The irony of prizing literature in Iran, where it was considered contraband, and coming to the supposed freedom of America, which disregards what can be consumed so freely, is not lost on her. “But do we need the stark contrast with a totalitarian society to be reminded of the value of free thinking? Why do tyrants understand the dangers of a democratic imagination more than our policymakers appreciate its necessity?” 

Erica Wagner is a New Statesman contributing writer and a judge of the 2014 Man Booker Prize. A former literary editor of the Times, her books include Ariel's Gift: Ted Hughes, Sylvia Plath and the Story of “Birthday Letters” and Seizure.

This article first appeared in the 04 December 2014 issue of the New Statesman, Deep trouble

Photo: NRK
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Skam, interrupted: why is the phenomenally popular teen drama ending before its peak?

The show has been building towards high school graduation – but now it’s ending before its lead characters finish school.

“Have you heard they started their bus already?”
“One month into high school – and they started their bus.”

This Skype conversation between Eva and Isak comes early in the first episode of Skam. The phenomenally internationally successful series follows teenagers at a high school in Oslo. The “bus” they're discussing is a key plot point and concern of the students' lives. That’s because, in Norway, graduating high school students participate in “russefeiring” – it’s a rite of passage into adulthood, a celebration of completing high school, and a farewell to friends departing for university or jobs around the country.

Students gather into groups, give their gang a name, wear matching coloured overalls, rent a big car or a van, and spend late April to mid May (17 May – Norwegian Constitution Day) continuously partying. They call it the “three week binge”. It’s a big fucking deal. 

Skam, with its focus on teens in high school, has therefore spent a lot of time thinking about “russ”. The show, which is set at the exact same time it airs, has followed its four main characters Eva, Noora, Isak and Sana (who each have a season of the show written from their perspective, a la Skins), as well as all their friends, from their first few weeks at school in September 2015. In other words, preparations take years, and we’ve heard a lot about the plans for their russ bus.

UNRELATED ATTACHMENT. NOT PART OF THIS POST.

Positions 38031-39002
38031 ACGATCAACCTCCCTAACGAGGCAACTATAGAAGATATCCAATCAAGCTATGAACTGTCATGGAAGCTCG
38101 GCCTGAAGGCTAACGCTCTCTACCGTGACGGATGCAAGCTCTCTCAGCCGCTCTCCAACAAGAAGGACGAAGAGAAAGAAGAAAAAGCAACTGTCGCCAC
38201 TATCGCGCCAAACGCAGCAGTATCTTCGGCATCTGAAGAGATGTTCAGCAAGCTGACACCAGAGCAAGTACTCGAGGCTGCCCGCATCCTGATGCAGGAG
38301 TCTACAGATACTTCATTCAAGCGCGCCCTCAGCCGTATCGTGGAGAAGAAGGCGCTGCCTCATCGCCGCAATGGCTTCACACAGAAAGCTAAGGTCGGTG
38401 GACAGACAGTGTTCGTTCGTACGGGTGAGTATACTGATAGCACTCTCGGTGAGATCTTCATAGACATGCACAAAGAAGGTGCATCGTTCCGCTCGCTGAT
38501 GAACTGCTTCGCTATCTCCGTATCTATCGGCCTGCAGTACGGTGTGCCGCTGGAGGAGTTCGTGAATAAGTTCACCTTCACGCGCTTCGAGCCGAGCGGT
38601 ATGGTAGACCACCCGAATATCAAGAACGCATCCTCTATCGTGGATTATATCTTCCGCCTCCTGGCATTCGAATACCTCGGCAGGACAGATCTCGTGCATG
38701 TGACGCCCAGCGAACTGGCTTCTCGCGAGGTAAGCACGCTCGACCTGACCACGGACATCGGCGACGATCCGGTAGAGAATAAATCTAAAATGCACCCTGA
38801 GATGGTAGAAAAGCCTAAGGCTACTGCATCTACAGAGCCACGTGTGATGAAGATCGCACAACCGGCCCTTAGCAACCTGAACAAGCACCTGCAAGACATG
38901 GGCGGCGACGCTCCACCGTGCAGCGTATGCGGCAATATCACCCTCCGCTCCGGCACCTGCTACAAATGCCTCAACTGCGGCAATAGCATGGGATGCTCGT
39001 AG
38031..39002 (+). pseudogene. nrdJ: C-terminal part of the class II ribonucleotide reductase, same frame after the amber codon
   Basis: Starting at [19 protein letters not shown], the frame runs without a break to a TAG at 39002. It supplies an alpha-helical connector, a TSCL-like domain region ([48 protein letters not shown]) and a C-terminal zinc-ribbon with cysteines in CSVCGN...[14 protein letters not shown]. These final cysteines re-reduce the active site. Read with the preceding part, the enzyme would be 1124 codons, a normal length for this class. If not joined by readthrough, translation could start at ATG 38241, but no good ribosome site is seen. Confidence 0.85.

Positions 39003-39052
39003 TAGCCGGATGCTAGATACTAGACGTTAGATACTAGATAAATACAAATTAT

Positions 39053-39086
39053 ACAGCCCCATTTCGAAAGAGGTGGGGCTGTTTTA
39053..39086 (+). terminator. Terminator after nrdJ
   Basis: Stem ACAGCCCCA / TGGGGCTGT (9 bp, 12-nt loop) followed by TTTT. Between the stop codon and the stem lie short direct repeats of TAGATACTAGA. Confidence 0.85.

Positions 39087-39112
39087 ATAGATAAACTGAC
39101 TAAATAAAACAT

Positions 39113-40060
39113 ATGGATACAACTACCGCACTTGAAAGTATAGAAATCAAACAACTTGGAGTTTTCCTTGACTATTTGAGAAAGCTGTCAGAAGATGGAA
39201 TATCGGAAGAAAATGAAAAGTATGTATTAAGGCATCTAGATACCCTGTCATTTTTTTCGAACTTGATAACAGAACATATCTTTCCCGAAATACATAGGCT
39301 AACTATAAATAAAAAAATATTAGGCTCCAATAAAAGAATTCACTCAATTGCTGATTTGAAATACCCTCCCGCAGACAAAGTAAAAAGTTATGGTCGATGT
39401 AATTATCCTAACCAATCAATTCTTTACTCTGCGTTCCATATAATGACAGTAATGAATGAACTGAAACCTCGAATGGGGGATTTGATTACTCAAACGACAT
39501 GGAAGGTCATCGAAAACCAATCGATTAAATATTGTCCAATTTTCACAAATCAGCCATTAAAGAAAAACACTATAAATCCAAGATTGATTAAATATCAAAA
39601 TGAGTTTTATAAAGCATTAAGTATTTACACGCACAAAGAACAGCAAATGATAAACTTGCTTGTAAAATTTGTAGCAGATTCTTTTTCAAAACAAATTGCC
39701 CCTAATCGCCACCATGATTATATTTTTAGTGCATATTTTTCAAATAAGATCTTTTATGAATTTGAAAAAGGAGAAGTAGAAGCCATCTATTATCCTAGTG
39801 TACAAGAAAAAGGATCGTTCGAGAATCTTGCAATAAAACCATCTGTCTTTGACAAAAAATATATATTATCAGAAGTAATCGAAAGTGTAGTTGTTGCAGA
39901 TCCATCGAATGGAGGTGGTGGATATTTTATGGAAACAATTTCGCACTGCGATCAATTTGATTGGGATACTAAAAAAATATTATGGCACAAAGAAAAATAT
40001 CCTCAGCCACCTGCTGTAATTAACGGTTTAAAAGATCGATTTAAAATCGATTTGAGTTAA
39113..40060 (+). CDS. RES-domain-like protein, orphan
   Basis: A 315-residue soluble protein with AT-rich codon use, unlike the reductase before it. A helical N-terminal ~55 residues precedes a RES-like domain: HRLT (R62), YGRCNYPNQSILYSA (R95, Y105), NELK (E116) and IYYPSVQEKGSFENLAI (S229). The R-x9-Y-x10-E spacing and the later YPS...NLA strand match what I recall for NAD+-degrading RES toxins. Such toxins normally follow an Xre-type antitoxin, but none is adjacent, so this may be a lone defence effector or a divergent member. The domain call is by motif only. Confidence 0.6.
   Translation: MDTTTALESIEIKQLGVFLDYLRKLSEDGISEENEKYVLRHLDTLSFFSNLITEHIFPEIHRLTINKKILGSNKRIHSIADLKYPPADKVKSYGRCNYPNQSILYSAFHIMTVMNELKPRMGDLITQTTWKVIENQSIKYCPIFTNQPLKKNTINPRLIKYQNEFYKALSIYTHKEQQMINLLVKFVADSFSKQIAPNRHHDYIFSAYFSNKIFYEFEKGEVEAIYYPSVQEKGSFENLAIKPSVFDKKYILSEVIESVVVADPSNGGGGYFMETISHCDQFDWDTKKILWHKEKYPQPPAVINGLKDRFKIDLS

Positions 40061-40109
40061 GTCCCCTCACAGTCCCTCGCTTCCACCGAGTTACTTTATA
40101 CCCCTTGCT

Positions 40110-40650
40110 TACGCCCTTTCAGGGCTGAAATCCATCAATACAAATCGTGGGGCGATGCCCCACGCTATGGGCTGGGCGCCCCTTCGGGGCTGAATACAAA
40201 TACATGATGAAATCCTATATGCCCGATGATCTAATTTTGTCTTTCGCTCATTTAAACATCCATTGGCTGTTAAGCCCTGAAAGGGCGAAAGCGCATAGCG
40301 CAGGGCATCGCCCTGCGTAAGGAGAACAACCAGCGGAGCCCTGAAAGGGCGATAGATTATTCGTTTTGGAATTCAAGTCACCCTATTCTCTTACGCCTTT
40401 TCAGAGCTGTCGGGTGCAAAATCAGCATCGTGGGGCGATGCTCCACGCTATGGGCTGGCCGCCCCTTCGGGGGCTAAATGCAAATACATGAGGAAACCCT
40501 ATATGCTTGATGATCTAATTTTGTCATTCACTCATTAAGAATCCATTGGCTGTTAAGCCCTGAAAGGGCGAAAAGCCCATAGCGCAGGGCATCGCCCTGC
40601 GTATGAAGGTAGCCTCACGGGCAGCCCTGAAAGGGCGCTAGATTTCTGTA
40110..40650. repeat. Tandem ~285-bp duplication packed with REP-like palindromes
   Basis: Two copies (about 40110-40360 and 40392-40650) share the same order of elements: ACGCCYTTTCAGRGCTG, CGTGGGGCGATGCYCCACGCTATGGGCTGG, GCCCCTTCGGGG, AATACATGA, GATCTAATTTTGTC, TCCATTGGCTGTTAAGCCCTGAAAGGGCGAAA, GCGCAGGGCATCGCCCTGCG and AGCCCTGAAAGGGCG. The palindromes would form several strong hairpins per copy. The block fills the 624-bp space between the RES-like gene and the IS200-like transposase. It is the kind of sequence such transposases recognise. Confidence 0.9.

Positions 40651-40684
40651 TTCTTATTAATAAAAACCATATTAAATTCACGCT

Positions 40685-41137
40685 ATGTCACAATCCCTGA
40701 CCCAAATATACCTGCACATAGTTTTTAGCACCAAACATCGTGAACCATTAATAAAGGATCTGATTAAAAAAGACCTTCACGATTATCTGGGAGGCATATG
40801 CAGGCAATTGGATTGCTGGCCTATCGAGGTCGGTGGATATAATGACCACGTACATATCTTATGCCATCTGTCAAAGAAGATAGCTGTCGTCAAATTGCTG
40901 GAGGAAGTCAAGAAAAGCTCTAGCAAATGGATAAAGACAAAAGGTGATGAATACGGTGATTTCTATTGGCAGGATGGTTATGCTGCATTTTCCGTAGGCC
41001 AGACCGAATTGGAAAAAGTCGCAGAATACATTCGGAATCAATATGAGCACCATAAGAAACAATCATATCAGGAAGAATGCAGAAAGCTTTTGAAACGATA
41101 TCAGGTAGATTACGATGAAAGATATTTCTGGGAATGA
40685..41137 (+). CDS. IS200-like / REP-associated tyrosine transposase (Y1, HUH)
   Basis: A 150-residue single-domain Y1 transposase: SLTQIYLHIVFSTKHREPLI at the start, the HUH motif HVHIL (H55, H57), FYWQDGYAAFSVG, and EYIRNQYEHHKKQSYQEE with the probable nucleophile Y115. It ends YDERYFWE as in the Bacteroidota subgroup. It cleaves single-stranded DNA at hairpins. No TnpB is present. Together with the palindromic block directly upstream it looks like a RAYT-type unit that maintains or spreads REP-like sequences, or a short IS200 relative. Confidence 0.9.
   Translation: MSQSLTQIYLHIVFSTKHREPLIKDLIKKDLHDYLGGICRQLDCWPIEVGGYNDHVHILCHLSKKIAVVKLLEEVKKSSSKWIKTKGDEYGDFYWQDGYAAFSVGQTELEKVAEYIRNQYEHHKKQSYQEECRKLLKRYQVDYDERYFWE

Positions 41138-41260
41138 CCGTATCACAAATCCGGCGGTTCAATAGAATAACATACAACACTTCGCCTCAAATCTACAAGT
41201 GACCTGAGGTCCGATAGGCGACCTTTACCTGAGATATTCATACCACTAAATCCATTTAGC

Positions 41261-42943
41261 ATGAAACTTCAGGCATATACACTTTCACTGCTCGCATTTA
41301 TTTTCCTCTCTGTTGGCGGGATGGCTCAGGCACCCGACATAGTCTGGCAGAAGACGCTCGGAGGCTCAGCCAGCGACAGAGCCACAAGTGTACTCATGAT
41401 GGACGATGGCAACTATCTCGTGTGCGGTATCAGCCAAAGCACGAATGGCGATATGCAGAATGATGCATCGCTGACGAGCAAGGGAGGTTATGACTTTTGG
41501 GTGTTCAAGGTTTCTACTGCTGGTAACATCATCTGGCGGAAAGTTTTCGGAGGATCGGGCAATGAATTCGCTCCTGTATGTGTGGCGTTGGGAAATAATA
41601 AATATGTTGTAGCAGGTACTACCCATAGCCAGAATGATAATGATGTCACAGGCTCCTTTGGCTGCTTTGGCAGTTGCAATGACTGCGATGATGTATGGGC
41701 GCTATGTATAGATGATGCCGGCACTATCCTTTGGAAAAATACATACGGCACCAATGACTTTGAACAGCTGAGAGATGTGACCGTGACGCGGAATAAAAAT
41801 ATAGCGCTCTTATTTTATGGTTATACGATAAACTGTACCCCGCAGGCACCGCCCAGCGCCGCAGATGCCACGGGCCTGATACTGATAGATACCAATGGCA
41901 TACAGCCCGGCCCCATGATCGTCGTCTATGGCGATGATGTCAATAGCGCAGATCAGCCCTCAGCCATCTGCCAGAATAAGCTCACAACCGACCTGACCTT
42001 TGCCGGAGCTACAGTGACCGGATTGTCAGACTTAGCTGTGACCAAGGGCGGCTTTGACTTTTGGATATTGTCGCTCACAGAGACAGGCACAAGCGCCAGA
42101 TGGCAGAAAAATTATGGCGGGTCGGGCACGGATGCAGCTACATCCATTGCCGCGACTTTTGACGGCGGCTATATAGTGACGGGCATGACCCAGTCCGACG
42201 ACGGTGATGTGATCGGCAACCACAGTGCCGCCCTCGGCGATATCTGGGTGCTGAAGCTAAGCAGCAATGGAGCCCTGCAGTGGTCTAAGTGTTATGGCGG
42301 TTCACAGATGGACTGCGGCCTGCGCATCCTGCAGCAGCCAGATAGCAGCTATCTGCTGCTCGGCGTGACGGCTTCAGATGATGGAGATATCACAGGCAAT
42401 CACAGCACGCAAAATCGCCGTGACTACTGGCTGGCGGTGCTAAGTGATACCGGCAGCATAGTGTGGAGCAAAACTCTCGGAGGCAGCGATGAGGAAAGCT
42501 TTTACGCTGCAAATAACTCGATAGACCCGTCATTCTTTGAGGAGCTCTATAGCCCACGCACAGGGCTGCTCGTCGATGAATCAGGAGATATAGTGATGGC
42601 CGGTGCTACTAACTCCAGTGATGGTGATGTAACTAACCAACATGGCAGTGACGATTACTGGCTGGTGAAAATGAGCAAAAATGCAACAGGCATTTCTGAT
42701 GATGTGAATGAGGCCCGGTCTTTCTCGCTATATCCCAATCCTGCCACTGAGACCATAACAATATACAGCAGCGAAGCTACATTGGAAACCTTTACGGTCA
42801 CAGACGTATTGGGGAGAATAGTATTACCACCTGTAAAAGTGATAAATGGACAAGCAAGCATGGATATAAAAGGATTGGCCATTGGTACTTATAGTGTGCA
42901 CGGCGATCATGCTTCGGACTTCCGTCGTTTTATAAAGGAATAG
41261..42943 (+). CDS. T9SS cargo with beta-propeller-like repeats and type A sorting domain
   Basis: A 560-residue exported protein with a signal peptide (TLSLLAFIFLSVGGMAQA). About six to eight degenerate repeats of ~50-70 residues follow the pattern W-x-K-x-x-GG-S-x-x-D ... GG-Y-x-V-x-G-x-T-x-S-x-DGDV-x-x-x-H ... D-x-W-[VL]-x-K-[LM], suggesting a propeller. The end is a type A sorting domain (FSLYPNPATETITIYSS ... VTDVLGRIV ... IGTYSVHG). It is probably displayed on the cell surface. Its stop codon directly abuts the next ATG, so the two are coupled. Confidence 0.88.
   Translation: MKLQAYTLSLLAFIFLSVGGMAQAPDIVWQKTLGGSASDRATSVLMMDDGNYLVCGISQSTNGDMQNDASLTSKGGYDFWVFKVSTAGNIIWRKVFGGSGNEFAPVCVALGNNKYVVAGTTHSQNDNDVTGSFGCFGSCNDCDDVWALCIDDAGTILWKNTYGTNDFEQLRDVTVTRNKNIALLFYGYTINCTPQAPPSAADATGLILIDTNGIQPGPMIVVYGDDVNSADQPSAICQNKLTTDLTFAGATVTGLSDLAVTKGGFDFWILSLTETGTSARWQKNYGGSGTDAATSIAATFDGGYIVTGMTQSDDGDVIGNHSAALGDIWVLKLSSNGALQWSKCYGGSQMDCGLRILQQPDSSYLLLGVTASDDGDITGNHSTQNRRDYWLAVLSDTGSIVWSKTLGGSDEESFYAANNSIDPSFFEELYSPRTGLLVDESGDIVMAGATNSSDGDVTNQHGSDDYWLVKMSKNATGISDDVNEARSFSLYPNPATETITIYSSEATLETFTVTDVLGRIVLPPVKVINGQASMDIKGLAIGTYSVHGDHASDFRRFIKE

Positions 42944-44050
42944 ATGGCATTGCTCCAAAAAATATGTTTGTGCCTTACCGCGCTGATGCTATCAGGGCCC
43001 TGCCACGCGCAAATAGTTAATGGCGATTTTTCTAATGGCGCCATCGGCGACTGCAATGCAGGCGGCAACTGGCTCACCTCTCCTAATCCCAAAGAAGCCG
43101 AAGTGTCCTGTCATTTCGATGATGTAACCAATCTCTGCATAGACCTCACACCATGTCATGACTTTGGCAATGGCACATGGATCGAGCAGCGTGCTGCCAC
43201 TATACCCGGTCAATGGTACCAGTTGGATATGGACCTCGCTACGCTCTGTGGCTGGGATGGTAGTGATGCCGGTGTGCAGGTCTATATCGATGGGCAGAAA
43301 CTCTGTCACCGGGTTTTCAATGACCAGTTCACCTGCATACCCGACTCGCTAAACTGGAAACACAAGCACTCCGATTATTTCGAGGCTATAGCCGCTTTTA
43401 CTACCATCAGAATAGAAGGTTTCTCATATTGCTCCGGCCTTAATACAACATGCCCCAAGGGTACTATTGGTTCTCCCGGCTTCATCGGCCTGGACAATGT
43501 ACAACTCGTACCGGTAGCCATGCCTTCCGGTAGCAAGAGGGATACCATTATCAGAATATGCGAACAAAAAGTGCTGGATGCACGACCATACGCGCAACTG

In season one, Eva has fallen out with her best friend, and is hurt when she hears she is moving on and has formed a new bus, with new friends, called Pepsi Max.

We meet one of the show’s most prominent characters, Vilde, when we see her trying to get a bus of girls together. The show’s five main girl characters, Eva, Noora, Vilde, Chris and Sana, become friends because of her efforts: they bond during their “bus meetings” and fundraising attempts. They flirt with a group of boys on a bus calling themselves “The Penetrators”.

The latest season follows Sana’s struggles to ensure the bus doesn’t fall apart, and an attempt to join buses with rivals Pepsi Max. The joyful climax of season four comes when they finally buy their own bus and stop social-climbing, naming themselves “Los Losers”. Bus drama is the glue that keeps the show together.

But now, in June 2017, a whole year before the characters graduate, Skam is ending. The architect of the girls’ bus, Vilde, has never had her own season, unlike most of her friends. Many assumed that Vilde would have had her own season during her final year at school. Fans insist the show’s creator Julie Andem planned nine seasons in total, yet Skam is ending after just four.

The news that Skam would stop after season four came during the announcement that Sana, a Muslim member of the “girl squad”, would be the next main character. The show’s intense fandom were delighted by the character choice, but devastated at the news that there would only be one more season. “I can’t accept that this is the last season,” one wrote on Reddit.

“I'm so shocked and sad. It’s honestly just...weird. It doesn’t make sense, and it’s not fair. It’s not fair that we’re not getting a Vilde season. Most importantly, it’s not fair that we’ll never get to see them on their russ, see them graduating, nothing. It seems like such an abrupt decision. It doesn’t serve the storyline at all.”

No one has given a concrete reason about why the show ended prematurely. Ina, who plays Chris, said in an interview that “we all need a break”.

Some fans went into denial, starting petitions to encourage Andem to continue with the show, while rumours abound suggesting it will return. 

Many speculated that the show simply became too popular to continue. “I think that the show would have had six seasons and a Vilde season if the show didn’t become popular outside of Scandinavia,” one wrote. “I think the pressure and the large amount of cringy fans (not saying that some Scandinavian fans aren’t cringy) has made making the show less enjoyable for the actors and creators.”